OP-ED: Is URA Wrong About Stamp Duty On Professional Services?

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By Derrick Nahumuza

Kampala: Several professional bodies have been up in arms with the Uganda Revenue Authority (URA) over mandatory payment of stamp duty on licenses issued to professionals for their practice.

The Stamp Duty Act provides for a duty to be levied on all instruments that confer any rights or liability upon being created, recorded or transferred. URA seeks to categorize professional licenses and certificates as instruments to which stamp duty is payable.

As DERRICK NAHUMUZA writes, the law has created uncertainty and, therefore, payment of stamp duty on professional licenses should be revised in the coming financial year.

On June 15, 2023, the revenue body issued a public notice reminding all professional bodies to voluntarily declare all professional certificates and licences that have been executed or received in Uganda with effect from July 1, 2020.

This followed an amendment to the Stamp Duty Act that introduced stamp duty at a rate of UGX 100,000 for each professional license or certificate issued in 2020. The Act further prescribes an offense for the issuance of such instruments (mainly licenses and certificates) without payment of the requisite stamp duty.

Professional bodies that regulate provision of professional services have come out to contest the imposition of this stamp duty. These professional bodies include the Uganda Law Society, Uganda Medical Association and Uganda Institute of Professional Engineers, among others.

In fact, the Institute of Certified Public Accountants of Uganda (ICPAU) had, on December 17, 2020, recommended the scrapping of the said stamp duty to ministry of Finance on grounds that its imposition not only hampers the ease of doing business but also amounts to double taxation.

The Uganda Law Society had also joined the frenzy by instituting a constitutional petition challenging the legality and constitutionality of the imposition of this stamp duty.

The contention between the two bodies is largely about whether professionals should pay taxes on provision of their services or not. URA had intended to use this mandatory payment of stamp duty to obtain records of every individual providing professional services and to later find out the capacity in which these services were being provided.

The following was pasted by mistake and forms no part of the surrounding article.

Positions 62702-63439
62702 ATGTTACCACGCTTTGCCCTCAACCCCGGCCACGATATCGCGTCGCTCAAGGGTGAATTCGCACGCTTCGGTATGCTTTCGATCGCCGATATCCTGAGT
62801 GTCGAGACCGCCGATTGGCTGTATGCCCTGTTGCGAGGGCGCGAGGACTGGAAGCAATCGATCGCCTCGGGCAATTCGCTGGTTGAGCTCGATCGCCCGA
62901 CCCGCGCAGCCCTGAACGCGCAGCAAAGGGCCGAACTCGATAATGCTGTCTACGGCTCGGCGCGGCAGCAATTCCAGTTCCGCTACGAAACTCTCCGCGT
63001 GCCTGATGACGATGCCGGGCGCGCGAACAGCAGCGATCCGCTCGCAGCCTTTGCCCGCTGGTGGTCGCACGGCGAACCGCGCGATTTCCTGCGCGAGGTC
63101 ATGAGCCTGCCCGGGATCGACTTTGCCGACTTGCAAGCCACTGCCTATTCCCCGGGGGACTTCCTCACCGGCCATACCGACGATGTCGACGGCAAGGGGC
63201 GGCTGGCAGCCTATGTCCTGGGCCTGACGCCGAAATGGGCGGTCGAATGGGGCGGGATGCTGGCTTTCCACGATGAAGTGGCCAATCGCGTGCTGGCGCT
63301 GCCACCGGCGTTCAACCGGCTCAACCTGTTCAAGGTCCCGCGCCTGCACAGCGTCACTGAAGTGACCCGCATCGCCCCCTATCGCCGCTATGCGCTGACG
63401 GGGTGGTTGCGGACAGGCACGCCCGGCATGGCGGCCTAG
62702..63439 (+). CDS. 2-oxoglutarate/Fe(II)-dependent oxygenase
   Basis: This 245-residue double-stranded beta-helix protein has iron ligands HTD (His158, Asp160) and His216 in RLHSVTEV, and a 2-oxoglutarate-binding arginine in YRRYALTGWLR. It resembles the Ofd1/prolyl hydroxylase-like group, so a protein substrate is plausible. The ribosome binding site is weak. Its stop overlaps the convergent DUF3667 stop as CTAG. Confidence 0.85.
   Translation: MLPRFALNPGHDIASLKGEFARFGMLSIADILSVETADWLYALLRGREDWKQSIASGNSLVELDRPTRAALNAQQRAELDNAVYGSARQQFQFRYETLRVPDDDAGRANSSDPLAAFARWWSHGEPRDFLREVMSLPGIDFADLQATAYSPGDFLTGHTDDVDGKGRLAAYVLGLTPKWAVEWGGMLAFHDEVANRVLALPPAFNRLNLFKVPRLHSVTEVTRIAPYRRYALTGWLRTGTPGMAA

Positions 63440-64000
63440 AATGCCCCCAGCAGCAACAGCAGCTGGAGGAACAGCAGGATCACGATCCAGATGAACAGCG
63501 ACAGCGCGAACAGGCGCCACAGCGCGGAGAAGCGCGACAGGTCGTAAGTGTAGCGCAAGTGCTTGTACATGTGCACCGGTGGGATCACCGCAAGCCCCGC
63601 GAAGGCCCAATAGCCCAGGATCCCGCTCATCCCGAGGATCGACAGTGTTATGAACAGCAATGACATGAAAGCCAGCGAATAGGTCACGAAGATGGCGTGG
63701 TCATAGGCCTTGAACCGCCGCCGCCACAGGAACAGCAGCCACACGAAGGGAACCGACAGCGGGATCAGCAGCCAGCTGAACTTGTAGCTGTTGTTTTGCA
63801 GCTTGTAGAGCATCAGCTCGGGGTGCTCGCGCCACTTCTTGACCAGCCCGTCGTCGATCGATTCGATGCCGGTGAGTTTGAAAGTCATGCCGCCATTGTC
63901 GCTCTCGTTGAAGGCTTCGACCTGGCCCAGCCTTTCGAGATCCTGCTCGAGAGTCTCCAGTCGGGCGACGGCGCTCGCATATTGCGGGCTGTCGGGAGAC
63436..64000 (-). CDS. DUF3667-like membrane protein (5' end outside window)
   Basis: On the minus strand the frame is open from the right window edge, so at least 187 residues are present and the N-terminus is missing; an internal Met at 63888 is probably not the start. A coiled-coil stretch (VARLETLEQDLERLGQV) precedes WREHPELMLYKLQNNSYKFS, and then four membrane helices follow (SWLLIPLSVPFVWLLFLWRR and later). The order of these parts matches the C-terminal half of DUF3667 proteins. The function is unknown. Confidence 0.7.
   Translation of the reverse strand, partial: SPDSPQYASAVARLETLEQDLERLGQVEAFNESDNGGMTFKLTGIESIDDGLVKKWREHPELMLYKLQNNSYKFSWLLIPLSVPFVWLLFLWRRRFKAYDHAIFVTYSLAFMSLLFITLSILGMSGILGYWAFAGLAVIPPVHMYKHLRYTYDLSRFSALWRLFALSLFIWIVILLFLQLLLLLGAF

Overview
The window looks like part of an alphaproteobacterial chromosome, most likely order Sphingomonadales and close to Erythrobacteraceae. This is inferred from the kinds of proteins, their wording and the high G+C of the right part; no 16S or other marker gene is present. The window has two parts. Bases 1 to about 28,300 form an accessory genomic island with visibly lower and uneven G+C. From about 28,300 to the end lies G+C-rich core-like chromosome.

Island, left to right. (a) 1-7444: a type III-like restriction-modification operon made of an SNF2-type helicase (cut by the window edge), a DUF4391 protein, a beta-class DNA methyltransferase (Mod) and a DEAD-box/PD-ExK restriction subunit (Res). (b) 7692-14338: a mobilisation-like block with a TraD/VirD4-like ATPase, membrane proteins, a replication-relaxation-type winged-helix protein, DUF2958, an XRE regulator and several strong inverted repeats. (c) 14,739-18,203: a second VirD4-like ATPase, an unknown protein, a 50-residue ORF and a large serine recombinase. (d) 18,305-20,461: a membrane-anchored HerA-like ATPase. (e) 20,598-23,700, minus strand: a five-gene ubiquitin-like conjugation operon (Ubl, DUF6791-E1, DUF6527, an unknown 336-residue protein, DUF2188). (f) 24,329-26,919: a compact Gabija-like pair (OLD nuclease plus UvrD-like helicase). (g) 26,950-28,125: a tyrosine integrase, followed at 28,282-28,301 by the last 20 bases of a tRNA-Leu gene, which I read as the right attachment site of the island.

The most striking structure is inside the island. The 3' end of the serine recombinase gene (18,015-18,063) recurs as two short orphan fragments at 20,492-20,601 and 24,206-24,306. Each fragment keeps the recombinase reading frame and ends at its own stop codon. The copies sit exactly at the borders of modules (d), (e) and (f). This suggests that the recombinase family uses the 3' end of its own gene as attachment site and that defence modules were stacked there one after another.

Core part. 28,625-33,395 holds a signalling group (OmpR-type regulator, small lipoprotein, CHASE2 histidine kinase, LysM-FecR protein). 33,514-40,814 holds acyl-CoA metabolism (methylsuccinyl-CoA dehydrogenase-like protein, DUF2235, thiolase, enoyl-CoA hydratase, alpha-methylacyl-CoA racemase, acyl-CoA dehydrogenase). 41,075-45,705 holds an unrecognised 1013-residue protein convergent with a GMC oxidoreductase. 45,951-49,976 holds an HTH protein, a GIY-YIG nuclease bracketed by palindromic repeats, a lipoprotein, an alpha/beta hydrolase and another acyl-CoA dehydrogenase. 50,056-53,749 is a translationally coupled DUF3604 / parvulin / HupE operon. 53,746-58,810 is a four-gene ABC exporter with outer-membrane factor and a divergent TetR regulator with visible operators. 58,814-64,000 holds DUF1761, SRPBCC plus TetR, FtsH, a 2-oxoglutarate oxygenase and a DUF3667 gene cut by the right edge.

Given that Uganda’s economy is largely an informal one, it is difficult for URA to get fast and accurate information on the revenues or incomes obtained by individuals or partnerships.

What URA seeks to create, is an updated database with all professionals in order to ease the monitoring of incomes obtained by these professionals and ensure compliance by professionals.

What URA sought to achieve was to restrict taxpayers from claiming expenses tagged to unregistered professional bodies while filing tax returns. These expenses include legal or accounting services obtained in the process of obtaining income.
Much as URA’s position is justifiable, levying stamp duty on professional services also comes with disadvantages that have made professionals cry foul.

In the first place, several professional bodies already levy professional license fees that are payable every year in addition to subscription fees and membership fees yet the premises in which they operate are subjected to trading license fees payable to local authorities like KCCA.

The same professionals pay taxes under the Pay As You Earn scheme for those that have employers. Adding stamp duty to these numerous payments may lead to double taxation that goes against the much-revered Adam Smith canons of taxation that every revenue body ought to take into consideration before imposing or collecting taxes.

Additionally, the payment of stamp duty might crack the spirit of professionalism. Professional bodies like the Uganda Law Society have different categories of professionals with like young lawyers and senior lawyers. It would be unfair to subject them to the same amount of levy when some have not even started benefiting from the fruits of their profession.

The levy of stamp duty will also halt the progress that has been made in ensuring the easement of cross-border practice. Professional bodies in Uganda have already joined forces with their sister bodies in different countries in the region to facilitate the provision of professional services across East African without restriction.

Some of these East African bodies issue practicing certificates allowing professionals to practice across the East African border. Subjecting these professionals to payment of stamp duty will impede the ability to practice across the border.

Certain professionals have also argued that imposition of stamp duty goes against the basic norms of constitutionality. The Ugandan constitution provides that every person in Uganda is guaranteed a right to practice his or her profession and carry on any lawful occupation, trade or business.

This right will certainly be curtailed once stamp duty is imposed on professional licenses. If URA was more inclined to just registering providers of professional services other than obtaining Non-Tax Revenue, the best mode would have been to obtain registers from the professional bodies themselves and subsequently making physical inspections of the providers of professional services in order to update the URA database.

As it stands now, the payment of stamp duty on professional licenses should be revised in the coming financial year to avoid the uncertainty it has already created.

The writer is an advocate of the High court and a tax specialist.

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